• Generally speaking, in an example implementation wherein the circuit 104 is a cyclic filter, methods and systems of designing the ISC generation circuit 104 may be similar to methods and systems described in U.S. patent application Ser. No. 13/754,998 titled “Design and Optimization of Partial Response Pulse Shape Filter,” which is incorporated by reference above. Similar to the design of the filter(s) in the single-carrier case described in U.S. patent application Ser. No. 13/754,998, the design of a cyclic filter implementation of the circuit 104 may be based on using the symbol error rate (SER) union bound as a cost function and may aim to maximize the Euclidean distance associated with one or more identified error patterns. Using a shaping filter characterized by the coefficients p, the distance induced by error pattern ε may be expressed as:

  • δ2(ε, p )=Σnk p [n−k]ε[k]|2kΣlε[k]ε[l]n p [n−k] p [n−l]*  Eq. 1A
  • Assuming, for purposes of illustration, a spectral compression factor 2, then, after decimation by 2, EQ. 1A becomes:

  • δ2 2(ε, p )=Σnk p [2n−k]ε[k]|2nΣkε[2n−2k] p [2k]Σkε[2n−2k+1] p [2k−1]|2  Eq. 1B
  • Where the right-hand-side summation relates to odd-indexed symbols and the left-hand-side summation relates to even-indexed symbols. Eq. 1B may then be rewritten as:
  • δ 2 2 ( ε _ , p _ ) = n [ k m ε [ 2 k ] ε [ 2 m ] * p [ 2 n - 2 k ] p [ 2 n - 2 m ] * + k m ε [ 2 k - 1 ] ε [ 2 m - 1 ] * p [ 2 n - 2 k + 1 ] p [ 2 n - 2 m + 1 ] * + 2 · Real { k m ε [ 2 k ] ε [ 2 m - 1 ] * p [ 2 n - 2 k ] p [ 2 n - 2 m + 1 ] * } ] Eq . 1 C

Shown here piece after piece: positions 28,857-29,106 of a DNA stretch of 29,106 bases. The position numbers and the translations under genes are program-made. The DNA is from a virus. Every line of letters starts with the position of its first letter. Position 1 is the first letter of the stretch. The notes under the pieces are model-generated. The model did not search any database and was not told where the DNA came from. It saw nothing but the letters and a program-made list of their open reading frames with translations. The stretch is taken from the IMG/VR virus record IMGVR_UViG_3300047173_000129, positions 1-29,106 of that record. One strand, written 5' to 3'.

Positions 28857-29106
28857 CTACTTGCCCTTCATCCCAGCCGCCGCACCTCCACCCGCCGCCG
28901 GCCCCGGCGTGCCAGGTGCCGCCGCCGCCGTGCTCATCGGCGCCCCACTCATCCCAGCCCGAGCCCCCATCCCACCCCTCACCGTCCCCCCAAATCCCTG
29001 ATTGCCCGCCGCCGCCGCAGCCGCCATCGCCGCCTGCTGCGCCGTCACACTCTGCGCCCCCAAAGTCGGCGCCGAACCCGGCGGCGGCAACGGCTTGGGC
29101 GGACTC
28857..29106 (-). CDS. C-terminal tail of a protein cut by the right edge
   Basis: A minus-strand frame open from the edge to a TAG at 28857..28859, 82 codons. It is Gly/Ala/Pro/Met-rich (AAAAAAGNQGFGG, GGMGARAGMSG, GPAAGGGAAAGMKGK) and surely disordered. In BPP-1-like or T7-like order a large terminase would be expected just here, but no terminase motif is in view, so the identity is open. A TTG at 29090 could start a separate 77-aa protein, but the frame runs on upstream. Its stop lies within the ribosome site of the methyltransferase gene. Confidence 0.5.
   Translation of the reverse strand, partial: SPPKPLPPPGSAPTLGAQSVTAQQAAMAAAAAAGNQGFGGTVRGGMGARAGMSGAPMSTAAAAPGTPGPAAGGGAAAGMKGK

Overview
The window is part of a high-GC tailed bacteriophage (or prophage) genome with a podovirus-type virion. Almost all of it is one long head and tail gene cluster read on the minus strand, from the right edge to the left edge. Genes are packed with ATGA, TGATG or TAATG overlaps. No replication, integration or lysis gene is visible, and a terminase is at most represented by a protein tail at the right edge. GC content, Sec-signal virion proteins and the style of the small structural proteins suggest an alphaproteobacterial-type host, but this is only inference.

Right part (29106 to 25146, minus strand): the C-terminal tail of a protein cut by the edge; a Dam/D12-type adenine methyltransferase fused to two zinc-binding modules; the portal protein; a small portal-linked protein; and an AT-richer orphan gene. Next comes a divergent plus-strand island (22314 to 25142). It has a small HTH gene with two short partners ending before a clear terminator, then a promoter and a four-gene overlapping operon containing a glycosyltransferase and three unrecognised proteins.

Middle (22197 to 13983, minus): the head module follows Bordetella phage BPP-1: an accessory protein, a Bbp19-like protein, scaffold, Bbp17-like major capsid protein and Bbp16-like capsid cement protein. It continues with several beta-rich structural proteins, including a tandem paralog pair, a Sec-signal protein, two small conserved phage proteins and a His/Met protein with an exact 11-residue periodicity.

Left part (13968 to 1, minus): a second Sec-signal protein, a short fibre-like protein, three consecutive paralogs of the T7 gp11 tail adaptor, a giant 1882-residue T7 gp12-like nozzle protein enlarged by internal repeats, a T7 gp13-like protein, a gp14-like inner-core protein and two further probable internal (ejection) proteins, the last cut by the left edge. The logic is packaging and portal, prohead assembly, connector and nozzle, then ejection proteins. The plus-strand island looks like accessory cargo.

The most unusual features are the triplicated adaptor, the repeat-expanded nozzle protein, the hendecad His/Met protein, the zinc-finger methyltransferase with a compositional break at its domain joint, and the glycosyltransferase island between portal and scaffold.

• In Eq. 1C, the first and second summation terms are associated with the distance of the even-indexed and odd-indexed virtual subcarriers respectively. Accordingly, one goal in designing a cyclic filter implementation of ISC generation circuit 104 may be to maximize the first and second terms of Eq. 1C. The third term takes on both positive and negative values depending on the error pattern. In general, this term will reduce the minimum distance related to the most-probable error patterns. Accordingly, one goal in designing a cyclic filter implementation of ISC generation circuit 104 may be to minimize the third term of Eq. 1C (i.e., minimizing cross-correlation between even and odd virtual subcarriers). Additionally or alternatively, a cyclic filter implementation of ISC generation circuit 104 may be designed such that the first and second terms should have similar levels, which may correspond to even-indexed and odd-indexed symbol sequences have comparable distances (i.e., seeking energy balance between even-indexed and odd-indexed virtual subcarriers).